Anterior interosseous nerve (AIN) injuries account for only 1% of all the nerve injuries at the upper limb. We report the case of a 22-year-old male who sustained a penetrating injury to the arm. No neurological deficit was found at the initial evaluation. However, 6 weeks later, he had a motor deficit confined to the territory of the AIN with weakness of the flexor pollicis longus and flexor digitorum longus to the index. He also reported paraesthesia. Tinel's test was positive over the pinpoint wound in the arm, where a painful swelling was felt. Electroneurophysiological testing indicated a deficit of the AIN. Surgical exploration identified a thrombosed false aneurysm of the humeral artery responsible for compression of the median nerve. One month later, the patient had achieved a full recovery. Immediate routine exploration of deep penetrating wounds, although mandatory, may fail to detect any lesions. Close monitoring must be provided subsequently, as gradual nerve compression can result in delayed neurological deficits.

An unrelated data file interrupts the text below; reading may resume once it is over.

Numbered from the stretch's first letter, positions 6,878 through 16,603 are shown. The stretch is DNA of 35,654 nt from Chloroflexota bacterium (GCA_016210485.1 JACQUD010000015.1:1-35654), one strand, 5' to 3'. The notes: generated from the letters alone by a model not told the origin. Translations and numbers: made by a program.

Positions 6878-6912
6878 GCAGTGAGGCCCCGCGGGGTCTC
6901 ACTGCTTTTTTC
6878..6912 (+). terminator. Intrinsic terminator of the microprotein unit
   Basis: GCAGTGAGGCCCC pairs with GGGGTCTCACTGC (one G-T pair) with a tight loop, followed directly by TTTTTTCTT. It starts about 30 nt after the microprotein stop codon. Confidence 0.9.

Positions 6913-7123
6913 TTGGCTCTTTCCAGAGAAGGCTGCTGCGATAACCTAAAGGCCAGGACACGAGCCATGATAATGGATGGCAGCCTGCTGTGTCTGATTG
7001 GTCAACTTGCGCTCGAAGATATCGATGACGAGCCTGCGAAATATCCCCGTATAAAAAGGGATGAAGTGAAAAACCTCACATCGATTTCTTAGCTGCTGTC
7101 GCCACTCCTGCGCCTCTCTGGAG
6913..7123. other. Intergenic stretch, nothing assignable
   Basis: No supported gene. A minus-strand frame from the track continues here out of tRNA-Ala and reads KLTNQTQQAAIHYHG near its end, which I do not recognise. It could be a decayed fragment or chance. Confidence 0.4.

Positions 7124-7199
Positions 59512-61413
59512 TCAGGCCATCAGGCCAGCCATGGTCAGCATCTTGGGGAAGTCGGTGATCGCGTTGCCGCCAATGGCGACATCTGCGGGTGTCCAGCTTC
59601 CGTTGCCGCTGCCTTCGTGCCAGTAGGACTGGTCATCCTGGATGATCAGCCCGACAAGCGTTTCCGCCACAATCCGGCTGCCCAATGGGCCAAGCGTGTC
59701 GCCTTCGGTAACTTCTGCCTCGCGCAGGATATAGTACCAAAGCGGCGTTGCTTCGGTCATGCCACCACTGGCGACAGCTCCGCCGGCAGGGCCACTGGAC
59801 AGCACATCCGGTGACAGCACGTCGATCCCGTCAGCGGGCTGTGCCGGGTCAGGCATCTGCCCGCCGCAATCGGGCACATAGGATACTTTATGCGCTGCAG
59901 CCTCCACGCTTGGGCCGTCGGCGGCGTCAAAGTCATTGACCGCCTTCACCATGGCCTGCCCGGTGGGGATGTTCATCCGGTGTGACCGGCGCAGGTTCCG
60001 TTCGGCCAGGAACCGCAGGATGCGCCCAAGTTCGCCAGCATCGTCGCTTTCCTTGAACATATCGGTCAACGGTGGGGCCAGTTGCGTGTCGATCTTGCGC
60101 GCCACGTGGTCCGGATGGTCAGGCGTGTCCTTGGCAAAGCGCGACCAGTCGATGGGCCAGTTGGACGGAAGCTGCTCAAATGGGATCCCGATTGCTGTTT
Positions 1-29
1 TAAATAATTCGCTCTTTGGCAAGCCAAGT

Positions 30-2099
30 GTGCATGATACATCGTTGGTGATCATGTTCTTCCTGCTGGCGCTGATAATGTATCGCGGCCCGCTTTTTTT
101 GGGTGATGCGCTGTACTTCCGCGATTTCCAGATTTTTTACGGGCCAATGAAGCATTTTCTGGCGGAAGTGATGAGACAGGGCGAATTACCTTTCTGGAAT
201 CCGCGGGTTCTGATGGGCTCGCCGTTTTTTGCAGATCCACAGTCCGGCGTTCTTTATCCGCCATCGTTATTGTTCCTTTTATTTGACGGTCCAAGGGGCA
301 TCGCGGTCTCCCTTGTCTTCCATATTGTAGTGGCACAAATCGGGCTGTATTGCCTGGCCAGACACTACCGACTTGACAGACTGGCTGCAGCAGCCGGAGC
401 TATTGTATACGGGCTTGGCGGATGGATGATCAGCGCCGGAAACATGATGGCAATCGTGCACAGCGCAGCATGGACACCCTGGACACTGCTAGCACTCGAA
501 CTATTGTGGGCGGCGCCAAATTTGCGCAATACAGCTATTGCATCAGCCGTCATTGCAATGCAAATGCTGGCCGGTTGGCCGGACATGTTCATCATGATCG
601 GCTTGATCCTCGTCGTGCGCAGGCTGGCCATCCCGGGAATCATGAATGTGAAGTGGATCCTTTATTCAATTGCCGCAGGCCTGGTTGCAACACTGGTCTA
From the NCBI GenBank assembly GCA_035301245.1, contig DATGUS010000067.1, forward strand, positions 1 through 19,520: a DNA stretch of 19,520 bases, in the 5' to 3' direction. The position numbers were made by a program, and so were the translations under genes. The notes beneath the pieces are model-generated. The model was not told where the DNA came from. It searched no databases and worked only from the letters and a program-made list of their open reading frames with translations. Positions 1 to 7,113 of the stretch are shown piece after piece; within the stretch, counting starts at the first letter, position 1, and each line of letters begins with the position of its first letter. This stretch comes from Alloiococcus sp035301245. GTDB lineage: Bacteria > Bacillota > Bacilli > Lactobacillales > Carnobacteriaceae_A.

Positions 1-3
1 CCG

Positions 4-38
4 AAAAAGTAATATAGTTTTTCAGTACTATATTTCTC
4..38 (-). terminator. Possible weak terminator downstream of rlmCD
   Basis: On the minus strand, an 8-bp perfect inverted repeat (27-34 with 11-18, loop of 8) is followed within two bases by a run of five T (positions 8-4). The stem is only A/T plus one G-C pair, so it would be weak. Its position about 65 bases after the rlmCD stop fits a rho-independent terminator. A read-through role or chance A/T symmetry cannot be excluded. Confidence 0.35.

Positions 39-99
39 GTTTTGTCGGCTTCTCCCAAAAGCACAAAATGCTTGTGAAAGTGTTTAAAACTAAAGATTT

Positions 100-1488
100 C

Keywords: Anterior interosseous nerve; Compression; False aneurysm; Median nerve; Nerve.
Copyright © 2013. Published by Elsevier Masson SAS.